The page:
THE KANSAS
 AVIATION
CENTENNIAL

100 Years of Aviation Progress
1911-1912  to  2011-2012

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Kansas Aircraft Factories, past & present - CLICK ON MAP TO ENLARGE
Kansas Aircraft Factories,
past & present
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Albin Longren - CLICK ON PHOTO TO ENLARGE
Albin K. Longren closeup
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Albin Longren - CLICK ON PHOTO TO ENLARGE
Albin K. Longren in his first plane: "Topeka I"
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Albin Longren - CLICK ON PHOTO TO ENLARGE
Longren Flyer #1 - "Topeka I," derived from the design of the Curtiss Golden Pusher. First flight, Sept.2, 1911, near Topeka.

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Albin Longren - CLICK ON PHOTO TO ENLARGE
Longren's factory building, just north of the Capitol Building, in downtown Topeka, still stands.
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Albin Longren - CLICK ON PHOTO TO ENLARGE
Inside Longren airplane factory, where almost everything was done by hand. This is where Longren began developing advanced airplane-manufacturing machines, which would become valuable to aviation of the future.
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Longren patent drawings - CLICK ON PHOTO TO ENLARGE

One of Longren's several patents
(this one in the mid-1930s) on his process for building hollow-shell aluminum aircraft -- using a "stretch press" for aluminum forming -- drawing on work he'd begun in 1916.
Longren's technology would be sought by many manufacturers, and his concept of planemakeing would become the standard way that most aircraft would be built for the rest of the 20th Century.

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Cessna planes - CLICK TO ENLARGE

CESSNA PLANES - From top left, clockwise, Cessna 120, 310, 421 Golden Eagle, 337 Skymaster, and together: Cessna 150 & 172/Skyhawk.

As Cessna Vice-President before World War II, Longren shared his planemaking technology. By the end of the war Cessna was using his ideas, leaping ahead of competitors, who were still building planes the 'old-fashioned' way.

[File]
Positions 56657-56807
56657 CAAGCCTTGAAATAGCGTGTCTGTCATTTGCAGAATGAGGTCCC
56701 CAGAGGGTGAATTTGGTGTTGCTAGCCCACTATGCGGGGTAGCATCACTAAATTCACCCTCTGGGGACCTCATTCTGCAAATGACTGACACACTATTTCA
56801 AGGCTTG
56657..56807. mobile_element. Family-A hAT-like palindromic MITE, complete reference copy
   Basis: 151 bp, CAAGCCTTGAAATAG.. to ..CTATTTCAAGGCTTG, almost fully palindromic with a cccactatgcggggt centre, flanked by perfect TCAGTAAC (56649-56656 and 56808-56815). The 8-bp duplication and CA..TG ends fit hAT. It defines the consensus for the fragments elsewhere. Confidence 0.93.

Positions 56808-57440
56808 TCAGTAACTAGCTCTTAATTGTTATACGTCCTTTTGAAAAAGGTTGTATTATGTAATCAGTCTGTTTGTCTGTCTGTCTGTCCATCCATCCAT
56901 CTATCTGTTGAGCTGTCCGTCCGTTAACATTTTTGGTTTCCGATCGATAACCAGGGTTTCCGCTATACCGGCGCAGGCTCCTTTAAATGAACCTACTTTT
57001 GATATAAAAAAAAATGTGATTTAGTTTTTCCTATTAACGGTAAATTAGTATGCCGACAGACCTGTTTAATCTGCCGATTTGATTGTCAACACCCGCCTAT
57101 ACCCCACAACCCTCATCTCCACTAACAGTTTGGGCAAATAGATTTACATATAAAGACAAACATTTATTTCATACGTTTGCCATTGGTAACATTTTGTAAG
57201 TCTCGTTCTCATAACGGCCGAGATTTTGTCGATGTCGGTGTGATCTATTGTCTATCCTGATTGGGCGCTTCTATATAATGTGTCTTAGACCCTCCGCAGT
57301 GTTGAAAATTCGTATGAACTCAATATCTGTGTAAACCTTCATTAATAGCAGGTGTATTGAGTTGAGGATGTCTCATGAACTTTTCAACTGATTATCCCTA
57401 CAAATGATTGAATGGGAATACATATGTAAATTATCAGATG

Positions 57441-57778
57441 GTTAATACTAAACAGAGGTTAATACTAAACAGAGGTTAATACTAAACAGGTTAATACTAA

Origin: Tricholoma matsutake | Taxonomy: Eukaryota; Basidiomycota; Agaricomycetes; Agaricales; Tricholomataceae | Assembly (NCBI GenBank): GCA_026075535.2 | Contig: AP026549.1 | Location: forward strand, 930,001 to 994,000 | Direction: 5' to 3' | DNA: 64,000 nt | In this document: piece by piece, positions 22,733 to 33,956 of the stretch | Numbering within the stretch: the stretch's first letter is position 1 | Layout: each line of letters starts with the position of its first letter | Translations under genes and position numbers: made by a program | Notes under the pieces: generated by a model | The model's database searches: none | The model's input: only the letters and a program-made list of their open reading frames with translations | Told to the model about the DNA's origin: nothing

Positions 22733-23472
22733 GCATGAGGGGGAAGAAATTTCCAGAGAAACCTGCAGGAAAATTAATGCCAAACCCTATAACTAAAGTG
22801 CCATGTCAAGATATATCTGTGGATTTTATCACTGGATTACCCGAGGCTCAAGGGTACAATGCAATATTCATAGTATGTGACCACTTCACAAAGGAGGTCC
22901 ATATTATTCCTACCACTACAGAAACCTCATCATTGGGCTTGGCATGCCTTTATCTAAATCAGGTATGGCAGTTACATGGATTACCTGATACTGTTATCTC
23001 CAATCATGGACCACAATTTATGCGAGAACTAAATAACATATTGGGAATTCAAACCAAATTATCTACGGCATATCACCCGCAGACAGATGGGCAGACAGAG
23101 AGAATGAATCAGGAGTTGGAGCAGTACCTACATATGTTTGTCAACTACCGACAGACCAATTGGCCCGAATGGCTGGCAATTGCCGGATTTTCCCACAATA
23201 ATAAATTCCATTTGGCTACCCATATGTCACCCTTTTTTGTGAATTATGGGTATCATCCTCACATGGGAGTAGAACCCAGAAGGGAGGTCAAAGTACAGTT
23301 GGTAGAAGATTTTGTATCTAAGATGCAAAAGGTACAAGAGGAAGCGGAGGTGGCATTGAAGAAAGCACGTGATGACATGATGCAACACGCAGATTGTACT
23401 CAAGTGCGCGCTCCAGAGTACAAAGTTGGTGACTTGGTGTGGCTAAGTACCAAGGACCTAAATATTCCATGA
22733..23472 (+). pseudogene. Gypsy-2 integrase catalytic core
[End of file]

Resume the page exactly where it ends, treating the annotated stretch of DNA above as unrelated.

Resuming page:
Today, Cessna is the world's leader in aircraft-production volume.
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The STORY:
 OVERVIEW


With more airplanes produced here than anywhere else in the world, Kansas Aviation History is very much at the heart of U.S. Aviation History -- and World Aviation History. The innovations born here in Kansas -- and many of the aviators born, bred and built here -- have shaped aviation EVERYWHERE.

Sept. 2, 2011 -- is the 100th Anniversary of Kansas Aviation.

On this date in 1911, the first generally recognized Kansas-built airplane flew, in Topeka, Kansas -- piloted by Albin Kasper Longren, a self-educated Topeka machinist, who -- with his brother and a buddy -- had built the plane from scratch, imitating the popular Curtiss Pusher design. Unlike most self-taught early aviators, flying their own contraptions, Longren flew perfectly, without an accident.

Longren repeated his flights several times over the next few days, soundly outperforming most of the first-time flyers of the early 1900s. He promptly began exhibition flying throughout Kansas and the region, becoming, for many, the first aviator they had ever seen.

In the following years, Longren produced a number of aircraft, becoming one of the nation's first aircraft manufacturers, and pioneering today's techniques of aircraft construction -- eventually becoming a consultant to aircraft manufacturers throughout Kansas, the region, and the nation.